Monsters

They don’t wear

slimy scales

or shining fangs.

They might be as ugly

or pretty

as anyone else.

They wear business suits or t shirts,

sundresses or pajamas.

They’re hard to spot

and they can’t be fought

in shining armor.

Monsters

are just

people

who treat people

like things.

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Constant Improvement

A lot of Internet advice in creative fields runs along the lines of “Practice. And then practice more.” While not inaccurate, this advice doesn’t specify much as to how one should practice–how often? What specific aspects of the work should be practiced most? What sort of improvement can be expected or hoped for?

Truth to tell, that’s because it’s different for everyone. But reading the advice to “practice” with no further elaboration can be discouraging, so I’m going to share my practice method for drawing.

Every morning, as soon as I wake up, I fill a page in my sketchbook. At the top of the page is written the area I need to work in for the day-whether it’s hands or faces or a specific character or flowers, anything I feel needs improving. I fill the page up with practice. They aren’t large pages, so truth to tell that isn’t a massive amount of practice per day, but it is consistent. That’s enough that I’ve seen vast improvement between my work at the beginning of the summer as opposed to the end.

Once the page is filled, I start with the breakfast and putting on socially acceptable clothes and the other things that have to be done for a day to be productive.

I also have a file on my tablet for a digital sketchbook, where I work on character designs and drawing things I see during my day and ideas. I draw in that one during church, pretty often. I’m not super great at sitting still and just listening.

Occasionally this means jotting down notes in between doodles, or allowing the friend next to me to write down the name of the Pokémon he thought I was drawing, but that’s all right.

Unfortunately, all this practice is easiest to accomplish during a summer of relatively few responsibilities. Hopefully I can maintain some of those habits when classes start again.

Icarus

Icarus  flew

too close to the sun, and

fell,

A stream of

melted wax

breaking wings

a father’s love.

Did someone,

one of Poseidon’s people,

anyone,

find him?

Did they wonder

at all the things

around him?

The story doesn’t say.

Icarus

was a boy.

They turned him

to a lesson.

They forget–

Icarus flew.

Icarus flew.

It’s more

than most can claim.

Michael Vey: Fall of Hades review

Story time. I actually met Richard Paul Evans, author of this and other amazing books, this past spring at an education summit he spoke at. His talk was all about what he wishes he’d known in middle school, but I’m  in college and found it relevant and inspiring.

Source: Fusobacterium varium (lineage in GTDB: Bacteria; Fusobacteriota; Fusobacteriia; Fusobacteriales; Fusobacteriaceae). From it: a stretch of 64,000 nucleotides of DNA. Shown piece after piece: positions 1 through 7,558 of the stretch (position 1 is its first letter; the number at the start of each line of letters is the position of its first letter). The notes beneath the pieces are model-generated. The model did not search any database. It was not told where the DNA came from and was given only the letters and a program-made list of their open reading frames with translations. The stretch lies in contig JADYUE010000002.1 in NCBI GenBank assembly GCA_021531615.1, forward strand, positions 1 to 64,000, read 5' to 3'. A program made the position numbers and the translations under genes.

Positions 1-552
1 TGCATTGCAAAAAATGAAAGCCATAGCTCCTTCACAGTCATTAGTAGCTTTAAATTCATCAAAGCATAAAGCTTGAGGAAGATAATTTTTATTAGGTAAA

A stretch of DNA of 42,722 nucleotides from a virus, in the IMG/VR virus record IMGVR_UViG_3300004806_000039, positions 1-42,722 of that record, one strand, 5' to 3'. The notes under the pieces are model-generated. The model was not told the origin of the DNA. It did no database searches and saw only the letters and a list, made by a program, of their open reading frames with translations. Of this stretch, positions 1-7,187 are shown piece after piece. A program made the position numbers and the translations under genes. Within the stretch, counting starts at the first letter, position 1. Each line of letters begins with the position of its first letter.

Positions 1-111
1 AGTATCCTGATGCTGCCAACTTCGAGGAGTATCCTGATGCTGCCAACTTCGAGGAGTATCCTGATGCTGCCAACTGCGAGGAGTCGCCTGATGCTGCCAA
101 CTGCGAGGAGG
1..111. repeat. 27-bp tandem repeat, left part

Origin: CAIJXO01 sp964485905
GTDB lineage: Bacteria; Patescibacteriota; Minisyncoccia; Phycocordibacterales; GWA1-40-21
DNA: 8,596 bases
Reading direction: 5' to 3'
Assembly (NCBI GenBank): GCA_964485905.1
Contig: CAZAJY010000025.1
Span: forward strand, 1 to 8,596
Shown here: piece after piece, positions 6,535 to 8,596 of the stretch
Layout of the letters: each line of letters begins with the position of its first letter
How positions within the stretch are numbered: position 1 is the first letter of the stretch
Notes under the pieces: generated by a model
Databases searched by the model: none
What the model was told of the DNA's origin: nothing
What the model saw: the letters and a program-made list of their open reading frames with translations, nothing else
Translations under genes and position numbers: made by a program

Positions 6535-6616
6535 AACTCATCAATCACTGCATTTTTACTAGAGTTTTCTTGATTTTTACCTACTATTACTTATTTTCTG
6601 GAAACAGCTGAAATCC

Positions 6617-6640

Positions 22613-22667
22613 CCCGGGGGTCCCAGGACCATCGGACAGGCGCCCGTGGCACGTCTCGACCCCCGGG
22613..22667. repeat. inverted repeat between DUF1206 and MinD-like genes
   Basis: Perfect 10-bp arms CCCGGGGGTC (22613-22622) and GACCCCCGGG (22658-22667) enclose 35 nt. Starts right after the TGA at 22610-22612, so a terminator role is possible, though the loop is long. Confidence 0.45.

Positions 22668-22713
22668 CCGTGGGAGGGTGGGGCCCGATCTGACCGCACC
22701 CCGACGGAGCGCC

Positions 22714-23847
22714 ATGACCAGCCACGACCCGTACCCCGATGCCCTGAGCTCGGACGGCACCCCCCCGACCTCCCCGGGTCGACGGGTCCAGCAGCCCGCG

Why was I, the arts major, at an education summit? My grandparents were running it.

But that’s another story. Let’s talk about the story I’m reviewing.

  If the best books are the ones that have you desperate for someone to rage with about the ending, this probably outranks even that most infuriating of cliffhanger books, Mark of Athena.

They both have Greek deities’ names in the title. Funny coincidence.

But it isn’t just the cliffhanger that makes this book memorable. Without a story of substance and characters worth caring for, a cliffhanger is just a cheap trick. This one was the real deal, especially regarding the characters. Mr. Evans has a particular gift for  creating diverse, relatable characters.

And then putting them through the worst a twisted imagination can throw at them, because why not?

All the characters, even many of the supposedly bad guys, were relateable in their own ways. We may not have agreed with them, but we understood why they did what they did and it didn’t feel like it was just for the plot.  It’s difficult to do that with a cast that large. And then to have the main ones all have their own arcs too? Pretty good.

I loved it. Loved the characters, at least, which lead to loving the story. I may have been sorely tempted to throw the book at a wall at the incredibly awesome but ambiguous end, but I loved it.

I’ll probably talk more about what exactly was awesome about the end, along with speculations about the last book, after more people have had time to read it.

Today’s drawing: Not an inktober piece, but there was this kid asleep at the library while I was studying and I just couldn’t resist a quick sketch.